DENVER — A nonprofit helping people struggling with eating disorders experienced a surge in new members during the pandemic.
Every day, people are bombarded with images of perfection and a sense of achievement and happiness that can feel far-fetched when they look in the mirror.
Emma Moody remembers struggling with her confidence and purpose in life when she was just 12 years old. At the time she didn’t really understand what an eating disorder was, but it soon became clear she was suffering from anorexia.
“I felt very unsafe in my physical body, so I thought if I can stop eating, I can numb myself,” Moody said. “I just wanted to hide. I wanted to be so small internally that nobody could see me, nobody could hurt me, nobody could touch me, nobody could love me because I didn’t feel worthy of love.”
For two years, Moody skipped meals and reduced her portions significantly. She said it initially started as a diet and it spiraled out of control.
Moody hid her disorder from her parents until she was 14 years old. When she reached her breaking point, she finally came forward and asked her mother for help. She was checked into Children’s Hospital.
She recovered and relapsed seven years later when she lost her father to suicide. Moody said she began to binge eat to fill a void and numb the heartache.
“With eating disorders, there is a lot of shame, there is a lot of pain, there is a lot of guilt that people carry within themselves, and I absolutely felt that,” Moody said.
Moody admits, she had suicidal thoughts cross her mind.
“There were times, particularly when I was struggling, and I didn’t think I was going to make it. I didn’t know if I was going to be alive,” Moody said.
Each year, millions of Americans suffer from eating disorders. Experts say eating disorders often go undiagnosed.
According to Dr. Barbara Kessel, child and adolescent psychiatrist at Eating Recover Center, there is a fine line between dieting and an eating disorder, and, at times, the line can be blurred.
“A lot of eating disorder behaviors are really kind of culturally acceptable in our society, unfortunately,” Kessel said.
She said the pandemic only fueled a rise in eating disorders as people dropped out of activities, felt a loss of control over their lives and spent hours on social media.
“Consuming massive amounts of these messages that you need to lose weight — here is an exercise routine, try this diet, it’s going to change your life, maybe even this supplement that’s going to cause you to lose weight — and those messages can be so toxic,” Kessel said.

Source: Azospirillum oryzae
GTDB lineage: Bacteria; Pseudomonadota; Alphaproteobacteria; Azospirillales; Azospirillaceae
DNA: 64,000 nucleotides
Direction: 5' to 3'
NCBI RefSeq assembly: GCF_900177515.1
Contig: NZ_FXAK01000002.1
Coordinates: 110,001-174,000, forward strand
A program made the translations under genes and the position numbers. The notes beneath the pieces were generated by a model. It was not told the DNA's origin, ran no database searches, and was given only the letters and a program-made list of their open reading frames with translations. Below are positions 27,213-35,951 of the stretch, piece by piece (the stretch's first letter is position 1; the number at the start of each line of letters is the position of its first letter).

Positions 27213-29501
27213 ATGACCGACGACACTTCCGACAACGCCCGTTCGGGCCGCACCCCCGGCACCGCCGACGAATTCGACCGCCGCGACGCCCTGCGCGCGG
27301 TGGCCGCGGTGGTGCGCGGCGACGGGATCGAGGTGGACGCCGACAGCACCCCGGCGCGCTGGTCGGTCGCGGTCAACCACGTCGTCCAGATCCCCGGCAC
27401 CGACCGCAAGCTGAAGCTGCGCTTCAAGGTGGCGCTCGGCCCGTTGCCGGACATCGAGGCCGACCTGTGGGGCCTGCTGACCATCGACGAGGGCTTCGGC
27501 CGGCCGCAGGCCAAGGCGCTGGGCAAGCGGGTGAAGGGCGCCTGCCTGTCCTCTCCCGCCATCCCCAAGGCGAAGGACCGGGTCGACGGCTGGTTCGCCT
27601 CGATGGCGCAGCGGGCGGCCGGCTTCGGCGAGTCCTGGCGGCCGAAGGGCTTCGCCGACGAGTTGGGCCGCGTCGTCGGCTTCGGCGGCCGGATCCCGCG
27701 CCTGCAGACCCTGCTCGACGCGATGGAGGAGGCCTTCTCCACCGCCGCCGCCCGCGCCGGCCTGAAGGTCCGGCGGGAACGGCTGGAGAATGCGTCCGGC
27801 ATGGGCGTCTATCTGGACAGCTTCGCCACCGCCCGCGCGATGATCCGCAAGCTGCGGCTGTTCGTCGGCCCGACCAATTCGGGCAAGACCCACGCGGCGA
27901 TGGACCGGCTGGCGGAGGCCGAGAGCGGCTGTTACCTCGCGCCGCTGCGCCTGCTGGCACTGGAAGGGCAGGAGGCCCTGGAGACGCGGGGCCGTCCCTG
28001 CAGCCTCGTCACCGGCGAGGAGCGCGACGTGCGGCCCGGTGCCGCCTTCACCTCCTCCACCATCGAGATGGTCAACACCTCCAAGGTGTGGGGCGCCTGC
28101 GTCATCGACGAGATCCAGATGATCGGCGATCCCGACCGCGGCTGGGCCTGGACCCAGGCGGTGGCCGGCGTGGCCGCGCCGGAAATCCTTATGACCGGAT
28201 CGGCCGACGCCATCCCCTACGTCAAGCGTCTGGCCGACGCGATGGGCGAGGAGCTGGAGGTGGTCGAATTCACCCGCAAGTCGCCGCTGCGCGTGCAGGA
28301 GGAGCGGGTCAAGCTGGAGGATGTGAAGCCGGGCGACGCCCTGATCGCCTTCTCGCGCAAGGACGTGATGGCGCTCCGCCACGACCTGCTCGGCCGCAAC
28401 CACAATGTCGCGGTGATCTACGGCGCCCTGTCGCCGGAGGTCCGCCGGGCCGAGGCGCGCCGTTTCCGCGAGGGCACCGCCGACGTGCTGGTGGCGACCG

The most common eating disorders are anorexia nervosa, bulimia nervosa and binge eating.
“Prior to the opioid epidemic, they were the number one cause of mortality or death of any psychiatric condition,” Kessel said.
She said the most common causes of death related to an eating disorder are suicide and medical complications.
Since the pandemic, The Eating Disorder Foundation, a nonprofit in Denver, has experienced 1030% increase in new support group members seeking help compared to 2019. A spokesperson with the organization highlighted that it impacts people of all ages.
Recently the nonprofit saw a spike in participants between 13 and 17 years old and launched a new support group for those 50 and older as the demand grew.
Red flags of an eating disorder include mood changes, which include anger and sadness around food and eating, and exercising habits that interfere with daily life.
“One thing to really look out for is that impairment in their life and in their functioning. In children, one thing that we look out for is not even necessarily weight loss; sometimes we will look at a child’s growth and see that they have just stopped growing,” Kessel said. “Sometimes for a patient who is in a larger body, it can go undetected by medical professionals for quite some time before it’s recognized as a problem.”
Moody relied heavily on The Eating Disorder Foundation for help and support. She said she had to dig deep inside of herself, find hope and purpose for life.
“I haven’t had a binge or a period of restriction in three years,” Moody said."Colors are brighter, food tastes better and relationships and connections are so much more valuable for me. I have no desire to go back, and I think that that is such a gift.”
She’s now a mentor helping people with an illness she knows all too well.
Recovering from an eating disorder is possible, and there are several organizations, both locally and nationally, that can provide help, including the nonprofit The Eating Disorder Foundation, the Eating Recovery Center and the National Eating Disorder Association.